Monday, March 29, 2010

Dune Roamin'

Having spoken to Ian a few minutes ago, I’m happy to say that he’s in MUCH better spirits than he was yesterday. The modifications to the bonnet (there’s that word again) combined with the goat deflecting chicken wire (no animals were hurt in the making of today’s rally stage) have helped reduce the engine bay temperature, leading to far fewer occasions when the ECU picked up the ball, cut out 4 cylinders and refused to play.

Unfortunately on one of the few occasions when it DID decide to pack up, even though the car was on level ground at the time, Ian described the sand there as being “as soft as silt”. At least, I think that’s what he said - there was a bit of a crackle on the line at the time. Consequently the car immediately sank into the ‘soft silt’, necessitating the use of sand ladders under the front wheels, and a further reduction in tyre pressures. This cost Ian and Sheila 5 to 10 minutes delay but Ian felt the car drove a lot better from then on thanks to the lower pressures, so they soon made up the lost time, and then some.

Sheila unfortunately was feeling a bit under the weather for much of the first half of the day. Speaking from personal experience I know that the particular dunes they were driving early on had a strange effect on my stomach too when I was co-driving. There must be something about the pitch of the dunes in that section because it was from the same area that I was airlifted out in 2006 due to dehydration as a result of constant vomiting. Sorry but that’s the glamorous life of a co-driver for you. Sheila too ‘fed the fish’ a few times today but being a great trooper (as opposed to a State Trooper – different hats) she Percy Veered. No giving up and taking a helicopter ride for her, oh no. I shall never be able to look her in the eye again. I out wimped her.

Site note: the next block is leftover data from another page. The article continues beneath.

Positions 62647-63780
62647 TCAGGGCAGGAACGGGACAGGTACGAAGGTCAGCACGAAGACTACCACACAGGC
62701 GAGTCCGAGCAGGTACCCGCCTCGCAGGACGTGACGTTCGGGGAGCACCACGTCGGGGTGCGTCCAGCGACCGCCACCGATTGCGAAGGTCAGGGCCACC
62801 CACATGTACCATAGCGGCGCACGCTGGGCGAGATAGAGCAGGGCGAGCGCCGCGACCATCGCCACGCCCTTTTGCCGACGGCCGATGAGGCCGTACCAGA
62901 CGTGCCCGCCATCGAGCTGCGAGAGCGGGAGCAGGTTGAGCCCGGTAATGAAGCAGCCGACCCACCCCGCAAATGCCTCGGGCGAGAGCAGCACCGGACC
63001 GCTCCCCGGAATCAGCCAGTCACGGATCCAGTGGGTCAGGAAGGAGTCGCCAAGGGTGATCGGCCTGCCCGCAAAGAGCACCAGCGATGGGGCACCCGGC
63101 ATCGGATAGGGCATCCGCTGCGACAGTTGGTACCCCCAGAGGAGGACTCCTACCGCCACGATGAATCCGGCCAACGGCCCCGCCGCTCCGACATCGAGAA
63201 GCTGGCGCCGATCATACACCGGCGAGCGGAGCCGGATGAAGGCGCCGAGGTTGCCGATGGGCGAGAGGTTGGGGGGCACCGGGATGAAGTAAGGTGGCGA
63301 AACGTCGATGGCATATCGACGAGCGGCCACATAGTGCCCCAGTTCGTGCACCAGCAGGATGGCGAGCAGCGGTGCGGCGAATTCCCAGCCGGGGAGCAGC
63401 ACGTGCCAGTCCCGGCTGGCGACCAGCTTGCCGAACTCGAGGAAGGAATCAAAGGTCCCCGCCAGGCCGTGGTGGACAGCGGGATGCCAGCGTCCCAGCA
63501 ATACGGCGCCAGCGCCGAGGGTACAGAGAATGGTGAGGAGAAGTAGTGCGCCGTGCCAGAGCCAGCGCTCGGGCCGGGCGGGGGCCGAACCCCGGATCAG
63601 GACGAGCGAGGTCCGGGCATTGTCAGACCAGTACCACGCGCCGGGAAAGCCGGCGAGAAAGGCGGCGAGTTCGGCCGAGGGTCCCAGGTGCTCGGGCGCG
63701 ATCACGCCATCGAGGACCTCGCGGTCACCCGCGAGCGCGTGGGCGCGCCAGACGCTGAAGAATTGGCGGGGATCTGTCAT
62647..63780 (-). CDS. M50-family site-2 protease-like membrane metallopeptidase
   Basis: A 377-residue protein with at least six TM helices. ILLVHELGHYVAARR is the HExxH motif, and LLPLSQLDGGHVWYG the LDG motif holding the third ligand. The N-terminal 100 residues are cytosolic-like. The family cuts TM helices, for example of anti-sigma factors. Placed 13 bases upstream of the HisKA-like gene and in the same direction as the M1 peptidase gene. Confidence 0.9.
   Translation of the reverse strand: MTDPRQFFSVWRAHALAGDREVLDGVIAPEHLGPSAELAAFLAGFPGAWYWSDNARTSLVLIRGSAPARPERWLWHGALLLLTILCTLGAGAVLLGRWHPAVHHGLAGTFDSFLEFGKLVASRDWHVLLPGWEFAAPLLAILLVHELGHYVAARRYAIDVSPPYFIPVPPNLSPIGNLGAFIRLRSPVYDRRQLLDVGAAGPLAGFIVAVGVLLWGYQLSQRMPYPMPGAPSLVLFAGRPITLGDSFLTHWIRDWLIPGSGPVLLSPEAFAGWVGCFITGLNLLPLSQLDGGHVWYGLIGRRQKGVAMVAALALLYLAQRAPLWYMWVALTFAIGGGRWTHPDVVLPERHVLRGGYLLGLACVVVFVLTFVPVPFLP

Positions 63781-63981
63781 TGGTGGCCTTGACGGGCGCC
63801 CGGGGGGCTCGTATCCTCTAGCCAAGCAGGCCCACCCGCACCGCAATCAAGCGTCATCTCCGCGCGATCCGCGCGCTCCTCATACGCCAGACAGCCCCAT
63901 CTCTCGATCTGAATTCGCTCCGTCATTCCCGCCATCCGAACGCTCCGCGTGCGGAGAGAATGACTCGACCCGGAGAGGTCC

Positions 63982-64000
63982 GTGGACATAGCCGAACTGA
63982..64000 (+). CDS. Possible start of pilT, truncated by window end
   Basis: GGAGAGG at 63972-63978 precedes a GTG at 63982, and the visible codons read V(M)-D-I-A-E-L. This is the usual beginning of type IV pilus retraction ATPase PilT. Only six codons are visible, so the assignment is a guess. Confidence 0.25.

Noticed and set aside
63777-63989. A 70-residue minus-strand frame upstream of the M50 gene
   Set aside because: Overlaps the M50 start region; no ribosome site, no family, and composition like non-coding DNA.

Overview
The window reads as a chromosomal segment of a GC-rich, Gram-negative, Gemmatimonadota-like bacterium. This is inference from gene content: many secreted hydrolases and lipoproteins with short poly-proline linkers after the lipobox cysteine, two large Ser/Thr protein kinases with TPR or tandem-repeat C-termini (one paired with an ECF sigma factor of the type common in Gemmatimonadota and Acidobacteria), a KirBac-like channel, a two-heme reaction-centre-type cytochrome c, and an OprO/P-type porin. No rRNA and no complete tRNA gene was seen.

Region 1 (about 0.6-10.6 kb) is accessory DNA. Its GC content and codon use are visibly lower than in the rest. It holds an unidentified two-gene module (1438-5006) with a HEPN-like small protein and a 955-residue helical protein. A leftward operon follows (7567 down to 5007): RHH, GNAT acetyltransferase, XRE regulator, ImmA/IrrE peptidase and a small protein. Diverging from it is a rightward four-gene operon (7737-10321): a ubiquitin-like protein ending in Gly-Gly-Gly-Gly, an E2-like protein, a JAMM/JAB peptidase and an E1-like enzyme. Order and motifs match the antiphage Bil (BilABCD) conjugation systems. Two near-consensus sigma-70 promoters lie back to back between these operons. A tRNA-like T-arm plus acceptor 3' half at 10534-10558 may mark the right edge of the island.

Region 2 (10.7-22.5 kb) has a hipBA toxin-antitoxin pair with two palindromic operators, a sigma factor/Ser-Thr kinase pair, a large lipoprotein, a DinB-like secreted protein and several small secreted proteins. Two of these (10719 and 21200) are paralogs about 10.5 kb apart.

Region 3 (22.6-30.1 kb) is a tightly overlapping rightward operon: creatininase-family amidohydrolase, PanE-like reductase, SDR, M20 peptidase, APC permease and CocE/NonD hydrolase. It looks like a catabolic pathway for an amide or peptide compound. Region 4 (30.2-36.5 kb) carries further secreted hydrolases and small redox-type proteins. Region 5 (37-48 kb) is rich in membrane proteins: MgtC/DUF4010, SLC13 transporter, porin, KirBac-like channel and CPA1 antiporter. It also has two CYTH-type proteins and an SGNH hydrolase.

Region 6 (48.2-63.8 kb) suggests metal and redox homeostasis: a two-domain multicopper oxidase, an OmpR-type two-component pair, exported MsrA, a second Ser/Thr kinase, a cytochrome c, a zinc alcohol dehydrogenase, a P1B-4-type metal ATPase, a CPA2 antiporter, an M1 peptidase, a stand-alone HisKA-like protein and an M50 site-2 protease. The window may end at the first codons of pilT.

At one point Ian stopped the car next to long time friend and off roading companion Alan Passmore in one of the Sweep cars, hoping that he might have a medic on board. You’d have thought that with his wife in the car feeling unwell, Ian would be able to resist chatting up the nurses for just ONE morning, but apparently not! Unfortunately there was no pretty nurse on board, but John Tan, bless his little cotton socks, was carrying some travel sickness tablets (he’d obviously traveled with Alan before) and he was able to administer life saving medication to Sheila. Rumours that John was in fact wearing a nurse’s uniform at the time remain unconfirmed at this juncture. That’ll be Dh 500 then John - Thanks.

So with no further ado, Newtrix bid Alan and his Ward Sister adieu, and sped off again. Soon they were in faster sections with some steep climbs and Ian had time to enjoy the massive torque of the 5.7 litre V8 Chevrolet engine pulling the Patrol along at full speed. When you consider the amount of money he’s spent on an engine rebuild and additional components for the block, if he ever tries to tell you that torque is cheap, don’t believe a word of it.